such as “mannerist. writes tellingly that “it would be very incongruous for that which can be performed not to be able to be written. that the visual impact of the notation is so powerful that it has drawn our attention away from what was surely its primary function: to represent sounding music. no longer satisfied with the rhythmic subtleties of the Ars Nova. The anonymous author of the Tractatus figurarum. 8 Against this interpretation. 62. but rather become its master. a goal in itself and an arena for intellectual sophistries. 10 Schreuer. leading then to a product of such rhythmic complexity that the modern reader may doubt whether an actual performance was ever possible or intended.7 composers of the period became fascinated with abstract possibilities of notation far removed from the realities and constraints of performance practice. This interpretation explains Apel’s derogatory coinage of the “mannerist style” to describe this repertoire: Toward the end of the fourteenth century the evolution of notation led to a phase of unparalleled complication and intricacy.” derive from our assumption that writing was central to its creation. and receives considerable support from several passages from fourteenth-century theoretical treatises. in fact. Anne Stone has argued compellingly that the unprecedented complexity of Ars subtilior notation has precisely the opposite explanation. It is in this period that musical notation far exceeds its natural limitations as a servant to music. Stone sees it as an attempt to render within the constraints of notation the lively improvisational practices of contemporary musicians: The labels that we apply to this repertory.” 10 Much earlier in the century. In other cases they are indispensable. not in writing? 9 The connection proposed by Stone between the notational innovations of the Ars subtilior and contemporary performance practice and improvisation seems to be all but undeniable. […] Does the complex notation that survives in manuscripts constitute an attempt outside the arena of performance to invent increasingly complicated rhythms that were then to be performed? Or is it an attempt to record rhythms whose first incarnation was in performance. MA: The Medieval Academy of America. since the effects desired could be represented in much simpler ways. 9 Anne Stone. 74. […] Frequently these elaborations of notation are mere tricks of affected erudition. Instead of a composerly experiment in abstract excogitation. this passage is also quoted and discussed in Stone. began to indulge in complicated rhythmic tricks and in the invention of highly involved methods of notating them. 73. “Glimpses of the Unwritten Tradition in Some Ars Subtilior Works. 403. Musicians.” or more recently “ars subtilior. 8 . Johannes de Muris had written in his Willi Apel. 1953). It is possible.” Musica Disciplina 50 (1996). written in the last quarter of the fourteenth century. The Notation of Polyphonic Music 900-1600 (Cambridge.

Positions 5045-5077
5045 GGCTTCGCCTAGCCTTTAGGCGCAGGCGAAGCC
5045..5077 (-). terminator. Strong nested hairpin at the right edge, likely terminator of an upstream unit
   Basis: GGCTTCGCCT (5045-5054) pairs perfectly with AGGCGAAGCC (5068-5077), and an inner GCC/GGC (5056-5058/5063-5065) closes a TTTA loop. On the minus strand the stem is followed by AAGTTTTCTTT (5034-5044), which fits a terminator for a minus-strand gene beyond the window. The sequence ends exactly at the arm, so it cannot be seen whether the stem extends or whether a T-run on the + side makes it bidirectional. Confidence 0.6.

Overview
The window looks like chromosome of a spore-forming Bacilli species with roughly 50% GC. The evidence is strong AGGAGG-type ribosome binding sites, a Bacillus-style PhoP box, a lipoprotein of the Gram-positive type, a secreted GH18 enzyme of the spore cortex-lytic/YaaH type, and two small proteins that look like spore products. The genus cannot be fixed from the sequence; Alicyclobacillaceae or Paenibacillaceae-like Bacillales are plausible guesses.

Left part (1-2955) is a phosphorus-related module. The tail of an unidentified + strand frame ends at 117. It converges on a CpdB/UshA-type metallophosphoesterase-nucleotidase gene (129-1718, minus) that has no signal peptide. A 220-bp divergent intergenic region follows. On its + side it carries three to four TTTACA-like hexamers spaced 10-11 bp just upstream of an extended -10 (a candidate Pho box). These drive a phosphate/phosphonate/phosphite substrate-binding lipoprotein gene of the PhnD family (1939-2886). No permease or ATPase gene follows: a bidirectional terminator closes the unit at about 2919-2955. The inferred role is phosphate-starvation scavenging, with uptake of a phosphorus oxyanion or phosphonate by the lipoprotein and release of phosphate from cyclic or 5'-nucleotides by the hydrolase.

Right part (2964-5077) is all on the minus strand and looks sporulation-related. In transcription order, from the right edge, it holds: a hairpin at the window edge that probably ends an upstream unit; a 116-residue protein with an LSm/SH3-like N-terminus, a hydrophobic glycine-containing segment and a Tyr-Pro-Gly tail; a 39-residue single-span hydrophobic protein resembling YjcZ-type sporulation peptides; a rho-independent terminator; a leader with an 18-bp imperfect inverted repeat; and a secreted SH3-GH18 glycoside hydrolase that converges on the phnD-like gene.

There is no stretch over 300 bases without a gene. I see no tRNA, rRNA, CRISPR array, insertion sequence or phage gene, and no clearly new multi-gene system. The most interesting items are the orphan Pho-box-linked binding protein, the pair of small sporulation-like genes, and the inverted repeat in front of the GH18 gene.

this duality has been treated by twentieth-century musicologists in terms of an opposition between descriptive and prescriptive forms of notation. As Stone points out. Subtilitas thus emerges as a speculative venture far removed from the exigencies of musical practice.” 13 So far. since. The descriptive/prescriptive distinction comes from Charles Seeger. Stone. as de Muris states. we have argued for an understanding of subtilitas as a quality “written into” musical notation and originating mostly or entirely in the act of compositional facture. so long as the notes are whole and proper. While Johannes de Muris argues that “whatever can be sung can be written down. 268. On the other hand. there is precedent for this possibility in the theoretical writings of the fourteenth century. Indeed. But perhaps these two apparently divergent perspectives are not mutually exclusive. 63.8 Notitia artis musicae (1321) that “although signs are arbitrary. musicians ought to devise signs more appropriate to the sounds signified. with a bit of license. 264.” 11 Muris thus adumbrates an understanding of notation that can be called. . 12 If Stone is correct. but rather as a means of documenting a musical performance. On the one hand. “whatever can be sung can be written down. the problem of performability is beside the point. since all things should somehow be in mutual agreement.” he also speculated on the possibility of equipollentia (what we would now call hemiola) and syncopation (though he 11 12 Strunk. “phonographic”: it conceives of notation not as a set of directions for performance originating in the composer’s mind. Notation in the Ars subtilior is concerned simply with recording musical events as accurately as possible. yet. we have been confronted with equally convincing evidence that the notational complexity in question resulted ultimately from the attempt to capture live music by means of a limited graphic technology. 13 Strunk. we have traced two conceptual trajectories which would seem diametrically opposed.